Airborne inactivation | Yes, first-order rate | Constant, 0.63 h− 1 | Constant, 0.63 h− 1 | Considered | Neglected | Considered | Yes + sterilization | Considered | Neglected | Considered |

Air-cleaning factor | Yes, first-order rate | No | No | No | Yes, first-order rate | No | No | No | - | - |

Respiratory deposition | Yes | No | No | Yes, ICRP model | No | No | No | No | No | Yes, ICRP model |

Risk model | Single-hit & multiple-hit | Single-hit | Single-hit | Single-hit | Single-hit | Single-hit | Single-hit | Single-hit, | No | Single-hit & multiple-hit |

Infectivity factor | No | Yes | Yes, PFU | Yes | Quanta emission | Yes, PFU | Quanta emission | Infective quanta | No | Yes |

Variation of input parameters | Constant | Constant | Prob. density function | Yes, for some parameters | Yes | Yes | Yes | Yes | Yes | Yes |

Protection factor | No | No | No | Mask & distance | Mask | Mask | No | Discussed qualitatively | No | Yes |

Re-suspension | No | No | No | No | No | No | Introduced | No | No | No |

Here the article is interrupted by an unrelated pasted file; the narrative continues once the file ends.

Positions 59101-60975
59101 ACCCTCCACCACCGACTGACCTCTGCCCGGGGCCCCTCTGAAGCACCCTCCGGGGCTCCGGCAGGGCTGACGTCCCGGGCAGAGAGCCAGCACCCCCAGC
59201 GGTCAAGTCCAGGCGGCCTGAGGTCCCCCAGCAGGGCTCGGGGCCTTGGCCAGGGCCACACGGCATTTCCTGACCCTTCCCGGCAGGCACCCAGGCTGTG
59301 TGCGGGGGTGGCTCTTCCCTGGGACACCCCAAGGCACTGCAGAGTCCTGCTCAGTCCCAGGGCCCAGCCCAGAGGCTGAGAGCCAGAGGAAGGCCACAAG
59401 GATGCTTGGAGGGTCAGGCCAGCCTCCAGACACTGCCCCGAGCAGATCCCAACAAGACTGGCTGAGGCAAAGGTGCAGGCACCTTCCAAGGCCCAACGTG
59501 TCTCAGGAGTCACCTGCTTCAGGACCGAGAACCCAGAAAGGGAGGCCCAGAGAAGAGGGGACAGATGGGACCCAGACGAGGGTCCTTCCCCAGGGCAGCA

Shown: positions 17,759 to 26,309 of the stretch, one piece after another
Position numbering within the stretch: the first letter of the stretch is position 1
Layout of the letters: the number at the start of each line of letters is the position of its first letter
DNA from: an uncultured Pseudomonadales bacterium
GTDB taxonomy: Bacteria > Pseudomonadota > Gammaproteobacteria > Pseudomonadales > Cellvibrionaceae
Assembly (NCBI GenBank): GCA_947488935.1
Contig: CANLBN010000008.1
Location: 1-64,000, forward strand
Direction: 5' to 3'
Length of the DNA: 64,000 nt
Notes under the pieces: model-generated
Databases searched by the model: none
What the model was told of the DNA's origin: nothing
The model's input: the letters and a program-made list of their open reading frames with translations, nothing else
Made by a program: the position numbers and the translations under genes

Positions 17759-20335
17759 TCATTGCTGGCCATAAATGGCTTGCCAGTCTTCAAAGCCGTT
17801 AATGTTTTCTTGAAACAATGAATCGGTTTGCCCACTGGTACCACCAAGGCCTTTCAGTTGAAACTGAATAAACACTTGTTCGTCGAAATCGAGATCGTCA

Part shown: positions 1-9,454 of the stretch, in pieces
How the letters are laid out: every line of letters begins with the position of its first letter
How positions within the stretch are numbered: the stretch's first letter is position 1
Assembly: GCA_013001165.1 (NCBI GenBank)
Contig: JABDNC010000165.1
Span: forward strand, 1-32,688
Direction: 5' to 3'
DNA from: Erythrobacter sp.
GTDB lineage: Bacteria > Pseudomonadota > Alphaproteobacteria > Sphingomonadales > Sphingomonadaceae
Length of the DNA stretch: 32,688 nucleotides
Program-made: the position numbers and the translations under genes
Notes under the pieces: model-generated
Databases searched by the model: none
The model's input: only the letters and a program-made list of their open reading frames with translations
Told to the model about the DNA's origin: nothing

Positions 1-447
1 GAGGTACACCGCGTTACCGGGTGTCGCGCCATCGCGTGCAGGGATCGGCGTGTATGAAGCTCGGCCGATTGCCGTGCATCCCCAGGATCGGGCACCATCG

Suppose a person inhales a typical number of droplets (\({N}_{d}\)), each of which is expected to contain an average number of virions, \({n}_{v}\). The risk of breathing at least one virion is then given by \(R=1-exp\left({-N}_{d}{n}_{v}\right)\) according to the single Poisson fluctuation model, which implies that there are fluctuations in the number of virions in the droplet but not in the number of droplets inhaled. The number of droplets inhaled would, however, fluctuate around the mean value at low droplet concentrations. As a result, the risk formula is modified to factor for both fluctuations, and the modified risk for inhalation of at least one droplet carrying a virion can be expressed as,

$$R\text{'}=1-exp\left({-N}_{d}\left[1-exp\left(-{n}_{v}\right)\right]\right)$$

1

The main difference is that in the modified formula (Eq. (1)), the values \({N}_{d}\) and \({n}_{v}\) appear separately, rather than as a product, which is commonly employed in the literature6–11, 15. In the present study, the above formula has been combined with averaging over the polydisperse size distribution function. The present double Poisson model has the advantage of being applicable even in the case of extremely low risk scenarios, such as inhalation for a brief period or at low droplet number concentrations.